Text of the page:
I've met many people who describe themselves as non-violent and warm-spirited, and by and large, that is how they show up in the world. But not always. Stressful situations find them flying off the handle in a fit of rage in seconds flat – rage they feel is justified: the driver who cut them off or is driving too slow is a jerk, the politician whose views are opposite of theirs is an idiot, the teenager who didn’t turn off her cell phone at the movies is clueless.
I actually wrote an issue of this newsletter last week - then, I didn't send it. It was just TOO mean. I was reacting, I guess, to all the meanness I was actually writing about.
I'm sure you've heard how people in the audience at one of the Republican debates supported allowing people without medical insurance to die rather than be treated. And, not one person
standing on that stage disagreed with it.
Self-help is a $10 billion a YEAR industry. In their desire to save money instead of hiring a personal or group coach/mentor like myself, people will happily fork over 15 - 25 bucks for the latest NY Times bestselling transformational/inspirational/motivational celebrity-guru-penned book, CD or DVD that has been hyped to produce "life-changing results." Don't get me wrong; some of these products are very helpful, and some of the popular teachers out there are very sincere; but unfortunately as I have learned from direct experience, some are bona fide hypocrites and charlatans just lining their pockets with softball "feel good" advice that tells people what they want to hear more than what they need to hear. They don't take their own advice, and it's an unfortunate situation of "do what I say, not what I do." (But I digress ...)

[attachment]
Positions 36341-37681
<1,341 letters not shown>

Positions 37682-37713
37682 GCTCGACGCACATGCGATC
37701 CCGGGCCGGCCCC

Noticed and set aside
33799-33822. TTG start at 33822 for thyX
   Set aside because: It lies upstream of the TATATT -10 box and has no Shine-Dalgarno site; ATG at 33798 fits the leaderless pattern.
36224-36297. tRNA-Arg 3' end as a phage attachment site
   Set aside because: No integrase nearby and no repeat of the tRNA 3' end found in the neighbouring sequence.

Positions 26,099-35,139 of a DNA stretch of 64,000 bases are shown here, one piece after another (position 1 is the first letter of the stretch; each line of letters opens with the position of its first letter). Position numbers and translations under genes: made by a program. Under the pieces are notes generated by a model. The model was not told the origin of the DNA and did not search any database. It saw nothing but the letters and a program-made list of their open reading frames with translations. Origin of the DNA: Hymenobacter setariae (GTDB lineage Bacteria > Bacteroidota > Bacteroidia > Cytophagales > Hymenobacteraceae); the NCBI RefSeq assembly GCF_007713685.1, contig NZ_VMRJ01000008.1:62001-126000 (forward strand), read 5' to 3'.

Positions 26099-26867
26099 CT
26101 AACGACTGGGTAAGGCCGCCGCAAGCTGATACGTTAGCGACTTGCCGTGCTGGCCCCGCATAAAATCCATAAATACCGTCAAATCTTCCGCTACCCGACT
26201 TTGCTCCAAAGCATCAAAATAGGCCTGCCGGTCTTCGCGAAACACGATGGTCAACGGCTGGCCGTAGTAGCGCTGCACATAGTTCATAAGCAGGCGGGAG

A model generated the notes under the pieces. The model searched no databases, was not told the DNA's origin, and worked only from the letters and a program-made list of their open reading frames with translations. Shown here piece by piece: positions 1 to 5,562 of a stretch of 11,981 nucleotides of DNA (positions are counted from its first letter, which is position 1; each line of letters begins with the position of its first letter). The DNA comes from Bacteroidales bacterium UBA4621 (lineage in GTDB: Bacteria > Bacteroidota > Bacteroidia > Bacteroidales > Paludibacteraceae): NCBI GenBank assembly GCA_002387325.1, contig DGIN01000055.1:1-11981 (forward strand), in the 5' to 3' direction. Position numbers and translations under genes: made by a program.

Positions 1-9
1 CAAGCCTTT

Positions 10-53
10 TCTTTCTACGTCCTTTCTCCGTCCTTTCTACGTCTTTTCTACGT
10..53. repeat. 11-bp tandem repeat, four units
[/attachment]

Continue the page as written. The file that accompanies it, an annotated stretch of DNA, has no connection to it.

I was a bit baffled when my boyfriend posted that as his Facebook status the other day. But after inquiring what the heck he was talking about, I was inspired to write a blog post suggesting everyone who reads this do just that.
Many of us experience moments of awakening and make crucial life decisions when we realise that the way in which we are living is not right. One of my own pivotal decisions was in my thirties, when I left teaching in a university to work in a deprived inner city area with students with learning difficulties. Teaching in a university was good for my head, but not for my heart. I stayed at the community college in Southwark for almost a decade, mainly running and tutoring drop-in sessions for men and women of any age, sixteen upwards, who had missed out on their schooling and wanted to come back into education. These sessions brought them up-to-speed with their literacy and numeracy skills, built their confidence and self-esteem, and helped to clarify their next steps.